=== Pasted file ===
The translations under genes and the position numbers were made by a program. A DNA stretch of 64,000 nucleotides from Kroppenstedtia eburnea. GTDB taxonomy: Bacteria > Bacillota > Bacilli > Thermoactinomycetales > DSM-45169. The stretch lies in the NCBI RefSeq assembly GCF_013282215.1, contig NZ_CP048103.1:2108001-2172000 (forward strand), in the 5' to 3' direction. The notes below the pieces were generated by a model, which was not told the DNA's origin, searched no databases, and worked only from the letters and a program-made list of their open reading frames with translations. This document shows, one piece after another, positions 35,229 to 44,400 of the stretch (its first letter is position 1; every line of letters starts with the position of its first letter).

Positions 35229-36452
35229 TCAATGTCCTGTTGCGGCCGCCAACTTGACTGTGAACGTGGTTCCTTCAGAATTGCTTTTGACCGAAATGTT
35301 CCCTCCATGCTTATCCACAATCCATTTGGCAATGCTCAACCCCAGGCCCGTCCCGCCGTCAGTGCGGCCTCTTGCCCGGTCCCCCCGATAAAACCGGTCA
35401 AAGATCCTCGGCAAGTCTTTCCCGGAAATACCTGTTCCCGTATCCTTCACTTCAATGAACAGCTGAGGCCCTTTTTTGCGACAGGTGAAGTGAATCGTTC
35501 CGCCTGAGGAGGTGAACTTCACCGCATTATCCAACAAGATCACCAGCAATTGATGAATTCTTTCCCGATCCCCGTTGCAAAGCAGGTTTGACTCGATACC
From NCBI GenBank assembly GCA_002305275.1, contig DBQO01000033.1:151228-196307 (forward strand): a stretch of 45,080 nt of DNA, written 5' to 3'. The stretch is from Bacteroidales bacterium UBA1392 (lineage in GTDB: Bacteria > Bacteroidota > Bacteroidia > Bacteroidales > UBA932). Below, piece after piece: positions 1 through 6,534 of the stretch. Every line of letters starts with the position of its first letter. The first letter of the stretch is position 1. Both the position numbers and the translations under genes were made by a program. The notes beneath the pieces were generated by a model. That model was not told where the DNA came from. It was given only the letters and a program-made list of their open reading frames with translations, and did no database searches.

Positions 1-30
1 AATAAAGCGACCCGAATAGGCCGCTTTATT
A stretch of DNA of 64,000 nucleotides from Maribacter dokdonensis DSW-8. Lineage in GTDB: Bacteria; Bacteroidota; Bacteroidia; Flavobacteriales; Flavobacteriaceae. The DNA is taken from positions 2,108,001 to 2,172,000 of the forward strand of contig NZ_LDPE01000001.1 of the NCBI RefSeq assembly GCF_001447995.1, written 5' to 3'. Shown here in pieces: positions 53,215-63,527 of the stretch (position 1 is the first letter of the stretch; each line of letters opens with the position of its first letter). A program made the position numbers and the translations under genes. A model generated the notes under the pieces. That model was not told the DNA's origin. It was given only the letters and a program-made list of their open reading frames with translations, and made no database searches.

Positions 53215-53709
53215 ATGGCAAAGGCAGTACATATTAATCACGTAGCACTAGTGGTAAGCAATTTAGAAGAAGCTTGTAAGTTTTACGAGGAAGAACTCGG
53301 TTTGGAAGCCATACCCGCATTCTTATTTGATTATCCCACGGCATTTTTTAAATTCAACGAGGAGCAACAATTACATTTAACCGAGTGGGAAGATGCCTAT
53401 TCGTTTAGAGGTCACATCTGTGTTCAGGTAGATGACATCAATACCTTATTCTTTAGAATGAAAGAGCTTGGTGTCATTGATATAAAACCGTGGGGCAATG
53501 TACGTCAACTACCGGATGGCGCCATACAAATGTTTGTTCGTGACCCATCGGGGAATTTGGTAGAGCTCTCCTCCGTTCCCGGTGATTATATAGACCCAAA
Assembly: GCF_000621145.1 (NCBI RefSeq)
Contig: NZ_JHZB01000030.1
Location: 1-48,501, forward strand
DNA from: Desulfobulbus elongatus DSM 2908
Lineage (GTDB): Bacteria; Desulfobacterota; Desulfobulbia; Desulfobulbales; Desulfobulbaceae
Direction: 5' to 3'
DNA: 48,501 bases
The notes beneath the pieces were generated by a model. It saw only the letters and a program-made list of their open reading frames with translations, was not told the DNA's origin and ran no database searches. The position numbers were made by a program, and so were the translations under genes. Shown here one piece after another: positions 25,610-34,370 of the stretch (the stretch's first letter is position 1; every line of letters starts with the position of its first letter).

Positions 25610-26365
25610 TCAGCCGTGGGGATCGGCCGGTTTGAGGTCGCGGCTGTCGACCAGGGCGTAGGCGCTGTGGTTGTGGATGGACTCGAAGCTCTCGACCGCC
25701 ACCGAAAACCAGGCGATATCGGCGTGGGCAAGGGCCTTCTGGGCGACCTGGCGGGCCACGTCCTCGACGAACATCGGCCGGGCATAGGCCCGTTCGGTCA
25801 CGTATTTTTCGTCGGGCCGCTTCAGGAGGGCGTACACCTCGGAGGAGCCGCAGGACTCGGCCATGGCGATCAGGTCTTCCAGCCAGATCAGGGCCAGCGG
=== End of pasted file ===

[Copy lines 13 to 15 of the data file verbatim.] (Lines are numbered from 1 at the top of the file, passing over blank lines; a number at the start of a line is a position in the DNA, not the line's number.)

53301 TTTGGAAGCCATACCCGCATTCTTATTTGATTATCCCACGGCATTTTTTAAATTCAACGAGGAGCAACAATTACATTTAACCGAGTGGGAAGATGCCTAT
53401 TCGTTTAGAGGTCACATCTGTGTTCAGGTAGATGACATCAATACCTTATTCTTTAGAATGAAAGAGCTTGGTGTCATTGATATAAAACCGTGGGGCAATG
53501 TACGTCAACTACCGGATGGCGCCATACAAATGTTTGTTCGTGACCCATCGGGGAATTTGGTAGAGCTCTCCTCCGTTCCCGGTGATTATATAGACCCAAA